We have a Whatsapp group. When we started it there’d be about two messages a day.  

This afternoon I was in a meeting for an hour and came back to 63 messages on my phone.

Q: You seem to be a fan of the community outreach initiatives taken by Swire Properties...

A : I have never heard of another Hong Kong company being so committed to making the local community feel so special and giving them opportunities. I have worked with Swire for 20 years now on different projects and think they really have a company culture of understanding why the arts are important. The practice of art is also about acquiring life skills. It’s going to benefit the actors as a person in so many different ways — building self-confidence, self-esteem, a spirit of collaboration, empathy with other people. It’s also about creative thinking and creative problem solving. As an employer, those are the attributes you would want your staff to have.

Q: Are we going to see more experimental and immersive theater in Hong Kong? 

A : Obviously giving artistes the opportunity to create new, experimental work is very exciting but it’s not very common in Hong Kong. It’s very difficult to get the funding to put together something like this. I feel very fortunate to have written two musicals within a year — Melodia, commissioned by the Jockey Club, being the other one. It was quite enormous with a hundred kids from Hong Kong Youth Arts Foundation (HKYAF) in it. We auditioned 800 people for it and performed at the Queen Elizabeth Stadium to an audience of 1,000 plus.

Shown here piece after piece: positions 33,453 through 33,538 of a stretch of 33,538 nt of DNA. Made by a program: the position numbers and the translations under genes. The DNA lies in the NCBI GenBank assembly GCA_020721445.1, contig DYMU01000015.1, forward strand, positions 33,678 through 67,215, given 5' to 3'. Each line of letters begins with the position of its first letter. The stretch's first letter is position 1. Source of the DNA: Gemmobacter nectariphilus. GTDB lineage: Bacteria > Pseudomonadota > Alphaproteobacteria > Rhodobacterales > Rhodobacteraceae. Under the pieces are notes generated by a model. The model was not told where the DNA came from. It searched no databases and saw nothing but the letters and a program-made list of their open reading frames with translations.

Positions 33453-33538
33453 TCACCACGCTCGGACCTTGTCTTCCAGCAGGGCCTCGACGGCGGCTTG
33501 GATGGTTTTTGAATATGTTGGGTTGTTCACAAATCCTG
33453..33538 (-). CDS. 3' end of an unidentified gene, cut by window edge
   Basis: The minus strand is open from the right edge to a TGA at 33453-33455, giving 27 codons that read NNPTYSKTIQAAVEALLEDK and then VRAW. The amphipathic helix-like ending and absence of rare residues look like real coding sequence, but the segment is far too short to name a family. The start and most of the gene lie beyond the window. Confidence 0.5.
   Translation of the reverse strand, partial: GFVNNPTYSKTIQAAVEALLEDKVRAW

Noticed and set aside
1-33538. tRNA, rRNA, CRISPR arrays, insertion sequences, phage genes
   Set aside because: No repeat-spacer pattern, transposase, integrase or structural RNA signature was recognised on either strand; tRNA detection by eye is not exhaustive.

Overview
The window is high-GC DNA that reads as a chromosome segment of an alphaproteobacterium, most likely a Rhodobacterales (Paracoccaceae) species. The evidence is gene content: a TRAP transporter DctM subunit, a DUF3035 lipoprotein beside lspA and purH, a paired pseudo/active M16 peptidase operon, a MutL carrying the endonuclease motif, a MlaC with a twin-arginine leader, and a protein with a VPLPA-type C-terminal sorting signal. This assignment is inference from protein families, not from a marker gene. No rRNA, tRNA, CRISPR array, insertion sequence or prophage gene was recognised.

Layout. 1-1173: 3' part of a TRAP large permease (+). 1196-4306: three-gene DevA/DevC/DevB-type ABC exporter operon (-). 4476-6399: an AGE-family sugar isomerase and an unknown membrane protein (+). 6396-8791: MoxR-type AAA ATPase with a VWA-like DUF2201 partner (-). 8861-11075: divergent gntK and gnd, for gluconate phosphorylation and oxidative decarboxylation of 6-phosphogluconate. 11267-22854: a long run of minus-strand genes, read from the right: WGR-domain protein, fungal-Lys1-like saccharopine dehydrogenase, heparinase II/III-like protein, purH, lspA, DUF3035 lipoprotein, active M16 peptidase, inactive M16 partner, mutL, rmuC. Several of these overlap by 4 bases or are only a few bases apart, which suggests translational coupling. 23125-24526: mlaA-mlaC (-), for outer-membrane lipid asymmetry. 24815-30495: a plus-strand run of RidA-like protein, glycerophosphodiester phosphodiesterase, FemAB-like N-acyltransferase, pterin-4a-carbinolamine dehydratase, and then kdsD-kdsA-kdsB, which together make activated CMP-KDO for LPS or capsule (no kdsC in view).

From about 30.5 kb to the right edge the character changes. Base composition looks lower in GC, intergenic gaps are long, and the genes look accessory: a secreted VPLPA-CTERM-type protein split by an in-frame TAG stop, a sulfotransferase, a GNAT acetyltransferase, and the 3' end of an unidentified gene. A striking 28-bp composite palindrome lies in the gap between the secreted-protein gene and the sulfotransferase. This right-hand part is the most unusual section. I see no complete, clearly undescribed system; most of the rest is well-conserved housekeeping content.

Q: Is there a way to inspire private sponsors to step forward? 

A : I think if other companies see what Swire is doing, realize the importance of it and look at the impact money well spent makes, they might consider following the model. They should be doing projects that make their employees as well as members of the local community feel special. In fact, in Project After 6, only one of the cast members works for Swire. Several of them auditioned but it was only Natalie Ki who got through. 

Q: Any suggestions for the HKSAR Government’s arts funding agencies?    

A : My recommendation would be to invest in not only the big companies like Hong Kong Philharmonic but to actually think about all the other smaller projects happening in Hong Kong — the little emerging companies, the people with fresh ideas, the ones who do not just want to put on Mahler’s Fifth or whatever.

Many artistes in Hong Kong don’t have the luxury to put up such shows because nobody’s prepared to give them the money to do it. So my recommendation would be: take away the money from the big players and give it to the upcoming next generation of artistes. 

Q: Then the onus also lies on producers of new, experimental work to solicit funds, doesn’t it? 

A : I’m a big believer in that if you don’t ask, you don’t get. For 25 years HKYAF has survived because I have no fear of going anywhere and asking anybody for money. Over a 100,000 young people have passed through our doors. Our shows have been attended by crazy huge numbers.

Interviewed by Chitralekha Basu.